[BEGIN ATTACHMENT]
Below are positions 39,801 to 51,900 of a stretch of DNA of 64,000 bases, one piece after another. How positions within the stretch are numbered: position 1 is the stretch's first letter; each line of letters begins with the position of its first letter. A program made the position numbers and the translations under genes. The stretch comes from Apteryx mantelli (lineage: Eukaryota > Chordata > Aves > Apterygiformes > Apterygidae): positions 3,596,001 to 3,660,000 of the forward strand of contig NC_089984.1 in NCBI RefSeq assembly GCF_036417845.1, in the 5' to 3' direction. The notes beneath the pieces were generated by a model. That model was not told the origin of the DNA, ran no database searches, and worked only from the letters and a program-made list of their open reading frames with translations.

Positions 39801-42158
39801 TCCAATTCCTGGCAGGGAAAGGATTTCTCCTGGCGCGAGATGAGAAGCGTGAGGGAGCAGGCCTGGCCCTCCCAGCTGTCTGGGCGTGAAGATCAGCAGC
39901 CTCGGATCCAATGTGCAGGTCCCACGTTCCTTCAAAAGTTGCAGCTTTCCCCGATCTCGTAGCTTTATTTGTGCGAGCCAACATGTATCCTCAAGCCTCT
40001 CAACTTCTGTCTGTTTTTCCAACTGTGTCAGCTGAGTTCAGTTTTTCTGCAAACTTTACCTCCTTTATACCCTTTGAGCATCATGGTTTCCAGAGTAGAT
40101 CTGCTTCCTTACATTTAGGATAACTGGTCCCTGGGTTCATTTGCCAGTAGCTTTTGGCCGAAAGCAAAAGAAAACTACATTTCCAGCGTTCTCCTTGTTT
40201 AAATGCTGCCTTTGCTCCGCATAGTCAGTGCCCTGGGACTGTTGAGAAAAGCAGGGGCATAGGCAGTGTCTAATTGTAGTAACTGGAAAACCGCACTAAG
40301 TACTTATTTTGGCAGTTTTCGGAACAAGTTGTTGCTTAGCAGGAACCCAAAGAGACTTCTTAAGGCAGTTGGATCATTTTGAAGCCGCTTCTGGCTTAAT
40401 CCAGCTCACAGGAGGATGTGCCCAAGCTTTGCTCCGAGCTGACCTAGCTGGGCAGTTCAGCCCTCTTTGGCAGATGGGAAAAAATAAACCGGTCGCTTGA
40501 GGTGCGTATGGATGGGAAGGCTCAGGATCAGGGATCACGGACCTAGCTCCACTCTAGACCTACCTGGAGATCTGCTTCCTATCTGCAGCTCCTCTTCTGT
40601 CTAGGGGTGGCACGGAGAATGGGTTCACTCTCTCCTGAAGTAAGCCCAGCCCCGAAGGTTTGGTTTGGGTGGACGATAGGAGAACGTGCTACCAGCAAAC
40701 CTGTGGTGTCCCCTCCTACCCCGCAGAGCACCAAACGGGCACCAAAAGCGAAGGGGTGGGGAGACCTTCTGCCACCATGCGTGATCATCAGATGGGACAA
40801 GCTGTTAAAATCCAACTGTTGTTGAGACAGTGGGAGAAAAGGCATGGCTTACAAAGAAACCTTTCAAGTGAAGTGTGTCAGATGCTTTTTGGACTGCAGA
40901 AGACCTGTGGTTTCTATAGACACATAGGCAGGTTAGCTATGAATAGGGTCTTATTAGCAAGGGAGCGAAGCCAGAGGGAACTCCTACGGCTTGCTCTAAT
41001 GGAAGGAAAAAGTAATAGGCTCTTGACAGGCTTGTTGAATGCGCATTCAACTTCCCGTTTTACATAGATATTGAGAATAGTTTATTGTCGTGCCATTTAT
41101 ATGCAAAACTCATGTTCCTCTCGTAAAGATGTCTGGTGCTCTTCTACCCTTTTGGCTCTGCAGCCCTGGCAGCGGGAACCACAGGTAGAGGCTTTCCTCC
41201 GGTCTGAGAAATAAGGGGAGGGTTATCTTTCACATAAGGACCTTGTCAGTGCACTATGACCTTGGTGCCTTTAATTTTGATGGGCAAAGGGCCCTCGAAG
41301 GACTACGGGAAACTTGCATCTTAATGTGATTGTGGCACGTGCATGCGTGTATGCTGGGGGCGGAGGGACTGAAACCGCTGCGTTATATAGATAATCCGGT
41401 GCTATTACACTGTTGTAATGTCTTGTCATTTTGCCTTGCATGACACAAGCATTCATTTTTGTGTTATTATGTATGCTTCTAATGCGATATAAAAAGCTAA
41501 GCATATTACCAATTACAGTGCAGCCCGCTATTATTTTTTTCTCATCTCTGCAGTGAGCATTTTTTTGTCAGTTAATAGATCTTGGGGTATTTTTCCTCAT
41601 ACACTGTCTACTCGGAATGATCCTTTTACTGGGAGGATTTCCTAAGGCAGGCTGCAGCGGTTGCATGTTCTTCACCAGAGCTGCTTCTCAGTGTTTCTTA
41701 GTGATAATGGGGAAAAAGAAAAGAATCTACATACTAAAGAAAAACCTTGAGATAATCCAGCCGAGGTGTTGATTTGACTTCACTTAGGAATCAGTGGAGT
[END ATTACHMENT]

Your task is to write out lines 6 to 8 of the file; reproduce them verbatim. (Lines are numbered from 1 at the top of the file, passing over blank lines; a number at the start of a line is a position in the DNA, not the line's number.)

40101 CTGCTTCCTTACATTTAGGATAACTGGTCCCTGGGTTCATTTGCCAGTAGCTTTTGGCCGAAAGCAAAAGAAAACTACATTTCCAGCGTTCTCCTTGTTT
40201 AAATGCTGCCTTTGCTCCGCATAGTCAGTGCCCTGGGACTGTTGAGAAAAGCAGGGGCATAGGCAGTGTCTAATTGTAGTAACTGGAAAACCGCACTAAG
40301 TACTTATTTTGGCAGTTTTCGGAACAAGTTGTTGCTTAGCAGGAACCCAAAGAGACTTCTTAAGGCAGTTGGATCATTTTGAAGCCGCTTCTGGCTTAAT